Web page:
Say that it's the strong preference to include the patch as part of the text of the email.
|Deletions are marked like this.||Additions are marked like this.|
|Line 296:||Line 296:|
| * You can include the patch as part of the text of the email; that's often easier.
* If your mailer insists on wrapping long lines or otherwise altering patch contents, or if the diff might cause problems due to binary data or mixed encodings, attach the patch to the email. The attachment should normally employ a Content-Type of text/x-diff or text/x-patch (or at least text/plain) and a charset of UTF-8 or US-ASCII; if it contains binary data or mixed encoding it may need to specify a Content-Type of application/octet-stream instead. Please use an attachment file name that ends in ".diff" or ".patch" (or at least ".txt").
|* The strong preference is that you include the patch as part of the text of the email. However, if your mailer unavoidably wraps long lines or otherwise alters patch contents, or if the diff might cause problems due to binary data or mixed encodings, attach the patch to the email. The attachment should normally employ a Content-Type of text/x-diff or text/x-patch (or at least text/plain) and a charset of UTF-8 or US-ASCII; if it contains binary data or mixed encoding it may need to specify a Content-Type of application/octet-stream instead. Please use an attachment file name that ends in ".diff" or ".patch" (or at least ".txt").|
- Bugzilla entry
- Contribution Email Subject Line
- Properly Identified Contribution Scope
- Detailed Explanation of the Patch
- Check For New Warnings
- Try to Identify Related Changes
- FSF copyright Assignment
- Update Copyright Information
- Properly Formatted GNU ChangeLog
- Properly Formatted Changes
- Proper Formatted Unified diff of the Changes
- Ping and keep pinging
A contribution to the GLIBC project should always be sent to the appropriate mailing list for the contribution scope:
- libc-alpha (Core GLIBC)
- libc-ports (Additional community maintained add-ons)
- libc-locale (Locale changes)
- libc-help (Need help)
A high-quality contribution includes the following things:
1. Bugzilla entry
A bugzilla entry for a bug should be created and *should* contain everything a high-quality mailing list submission would contain.
If your contribution fixes a user-visible issue we strongly suggest it should have a bugzilla entry.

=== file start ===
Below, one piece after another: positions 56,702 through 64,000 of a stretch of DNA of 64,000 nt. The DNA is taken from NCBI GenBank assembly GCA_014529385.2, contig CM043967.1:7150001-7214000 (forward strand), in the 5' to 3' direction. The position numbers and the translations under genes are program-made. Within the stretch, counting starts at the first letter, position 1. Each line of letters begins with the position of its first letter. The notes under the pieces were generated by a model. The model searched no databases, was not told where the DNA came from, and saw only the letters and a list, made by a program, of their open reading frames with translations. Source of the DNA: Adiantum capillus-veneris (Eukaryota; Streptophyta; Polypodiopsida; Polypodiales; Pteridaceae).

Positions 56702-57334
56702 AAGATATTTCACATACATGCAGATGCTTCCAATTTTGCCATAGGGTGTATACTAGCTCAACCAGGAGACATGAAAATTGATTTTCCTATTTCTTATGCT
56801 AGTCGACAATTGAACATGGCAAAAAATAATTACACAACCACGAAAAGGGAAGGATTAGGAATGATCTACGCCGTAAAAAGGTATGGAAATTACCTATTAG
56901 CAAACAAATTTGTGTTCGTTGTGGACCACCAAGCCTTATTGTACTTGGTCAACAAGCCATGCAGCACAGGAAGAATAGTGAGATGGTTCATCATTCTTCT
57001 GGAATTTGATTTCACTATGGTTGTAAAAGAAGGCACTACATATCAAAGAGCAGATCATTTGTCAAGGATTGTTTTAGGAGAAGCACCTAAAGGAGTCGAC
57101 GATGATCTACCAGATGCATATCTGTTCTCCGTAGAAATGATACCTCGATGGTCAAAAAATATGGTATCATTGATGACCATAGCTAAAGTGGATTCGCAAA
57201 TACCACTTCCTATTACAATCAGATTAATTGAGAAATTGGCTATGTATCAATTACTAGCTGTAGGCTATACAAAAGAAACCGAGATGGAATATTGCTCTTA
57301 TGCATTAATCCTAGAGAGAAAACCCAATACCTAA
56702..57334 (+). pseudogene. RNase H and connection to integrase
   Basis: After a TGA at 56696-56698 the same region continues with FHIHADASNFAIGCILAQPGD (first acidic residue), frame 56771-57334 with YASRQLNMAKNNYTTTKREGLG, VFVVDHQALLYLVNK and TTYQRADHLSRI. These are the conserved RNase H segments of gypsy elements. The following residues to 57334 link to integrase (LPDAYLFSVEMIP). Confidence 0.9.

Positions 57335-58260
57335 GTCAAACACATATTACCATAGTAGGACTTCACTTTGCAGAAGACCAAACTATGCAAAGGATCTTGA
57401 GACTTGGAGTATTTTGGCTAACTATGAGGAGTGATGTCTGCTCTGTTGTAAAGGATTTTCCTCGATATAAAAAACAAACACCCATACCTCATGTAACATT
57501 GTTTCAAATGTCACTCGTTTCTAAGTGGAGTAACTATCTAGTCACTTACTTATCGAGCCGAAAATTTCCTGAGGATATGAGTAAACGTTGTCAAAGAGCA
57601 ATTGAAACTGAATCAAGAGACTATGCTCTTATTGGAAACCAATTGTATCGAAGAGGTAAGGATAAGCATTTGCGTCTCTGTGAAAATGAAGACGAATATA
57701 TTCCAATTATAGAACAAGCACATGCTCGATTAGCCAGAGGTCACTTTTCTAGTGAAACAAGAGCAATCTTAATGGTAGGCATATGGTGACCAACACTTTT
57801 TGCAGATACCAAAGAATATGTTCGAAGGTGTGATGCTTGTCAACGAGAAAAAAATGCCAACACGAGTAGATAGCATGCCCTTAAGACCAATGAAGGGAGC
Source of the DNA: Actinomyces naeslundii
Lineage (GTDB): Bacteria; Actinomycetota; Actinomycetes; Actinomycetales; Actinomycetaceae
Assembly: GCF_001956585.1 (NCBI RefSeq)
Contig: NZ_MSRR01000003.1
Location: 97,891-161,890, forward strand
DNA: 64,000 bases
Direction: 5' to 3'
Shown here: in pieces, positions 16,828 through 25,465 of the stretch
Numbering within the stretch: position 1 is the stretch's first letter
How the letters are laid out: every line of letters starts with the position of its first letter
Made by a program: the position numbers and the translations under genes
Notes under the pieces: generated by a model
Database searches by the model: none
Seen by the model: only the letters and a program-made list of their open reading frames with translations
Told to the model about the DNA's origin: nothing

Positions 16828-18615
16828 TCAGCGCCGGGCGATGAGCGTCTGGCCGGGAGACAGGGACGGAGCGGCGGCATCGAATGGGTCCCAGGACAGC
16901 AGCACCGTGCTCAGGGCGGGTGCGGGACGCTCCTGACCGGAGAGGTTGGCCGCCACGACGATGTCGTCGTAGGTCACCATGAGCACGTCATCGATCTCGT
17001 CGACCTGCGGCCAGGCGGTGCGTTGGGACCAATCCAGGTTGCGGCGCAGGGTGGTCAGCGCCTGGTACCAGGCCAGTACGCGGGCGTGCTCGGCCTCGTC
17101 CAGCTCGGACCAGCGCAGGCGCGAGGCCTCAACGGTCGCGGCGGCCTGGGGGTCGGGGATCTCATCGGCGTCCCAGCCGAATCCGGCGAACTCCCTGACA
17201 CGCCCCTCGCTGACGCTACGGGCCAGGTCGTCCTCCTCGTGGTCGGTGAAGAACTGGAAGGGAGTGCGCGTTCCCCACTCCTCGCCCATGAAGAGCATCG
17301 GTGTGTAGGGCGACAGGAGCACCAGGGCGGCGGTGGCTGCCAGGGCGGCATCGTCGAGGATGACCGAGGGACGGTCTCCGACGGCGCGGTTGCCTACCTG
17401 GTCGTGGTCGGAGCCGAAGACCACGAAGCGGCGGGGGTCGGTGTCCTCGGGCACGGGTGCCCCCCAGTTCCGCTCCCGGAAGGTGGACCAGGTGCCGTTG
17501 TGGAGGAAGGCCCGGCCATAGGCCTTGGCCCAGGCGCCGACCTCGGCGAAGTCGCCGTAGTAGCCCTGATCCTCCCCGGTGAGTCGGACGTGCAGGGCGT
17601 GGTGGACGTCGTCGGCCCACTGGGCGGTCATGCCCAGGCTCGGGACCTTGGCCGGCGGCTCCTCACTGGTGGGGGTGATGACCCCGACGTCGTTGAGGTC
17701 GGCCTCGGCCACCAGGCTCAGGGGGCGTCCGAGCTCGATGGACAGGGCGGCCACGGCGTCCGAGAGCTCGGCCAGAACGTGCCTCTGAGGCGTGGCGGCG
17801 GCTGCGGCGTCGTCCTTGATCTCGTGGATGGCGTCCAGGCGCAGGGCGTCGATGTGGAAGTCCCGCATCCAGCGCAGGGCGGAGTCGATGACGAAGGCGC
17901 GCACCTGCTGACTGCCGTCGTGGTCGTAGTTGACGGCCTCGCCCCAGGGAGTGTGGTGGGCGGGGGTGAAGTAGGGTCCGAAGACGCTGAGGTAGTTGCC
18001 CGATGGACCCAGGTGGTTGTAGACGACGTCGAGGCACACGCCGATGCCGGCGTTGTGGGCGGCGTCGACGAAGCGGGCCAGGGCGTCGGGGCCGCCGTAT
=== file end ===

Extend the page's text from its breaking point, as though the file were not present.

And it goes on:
Please follow the bugzilla procedures.
2. Contribution Email Subject Line
A high-quality email subject line for a contribution contains the following tags:
For a Single patch contribution:
For Multi-part patch set contributions where [PATCH 0/2] is used to described the forth coming patches:
[PATCH 0/2] <Optional unique prefix e.g. "String cleanup:"><Subject related to the patch set e.g. Cleanup all broken string routines.>
[PATCH 1/2] <Optional unique prefix e.g. "String cleanup:"><Distinct subject line for this patch e.g. Cleanup strstr.>
[PATCH 2/2] <Optional unique prefix e.g. "String cleanup:"><Another distinct subject line for this patch e.g. Cleanup strncmp.>
For a request for comments that doesn't have to be a patch at all:
For a request for comments on a patch or patch set:
For a patch that fixes a bug filed in bugzilla:
[PATCH][BZ <bugzilla number>] <Subject>
For a patch that affects a particular architecture only:
[PATCH] PowerPC - <Subject>
For a patch that is the Nth version of an earlier patch:
For a patch carried on a non-canonical namespace branch, but not necessary in-line in the patch body:
[PATCH namespace/branch] <Subject>, e.g., [PATCH roland/arm-memcpy] ARM: Make multiarch memcpy always use NEON when compiler does
For a patch that is already committed:
3. Properly Identified Contribution Scope
Before you generate a patch or edit a ChangeLog file run find . -name ChangeLog to help identify the scope of your contribution, e.g.,
./nptl/ChangeLog ./posix/glob/ChangeLog ./ports/ChangeLog ./localedata/ChangeLog ./libidn/ChangeLog ./nptl_db/ChangeLog ./ChangeLog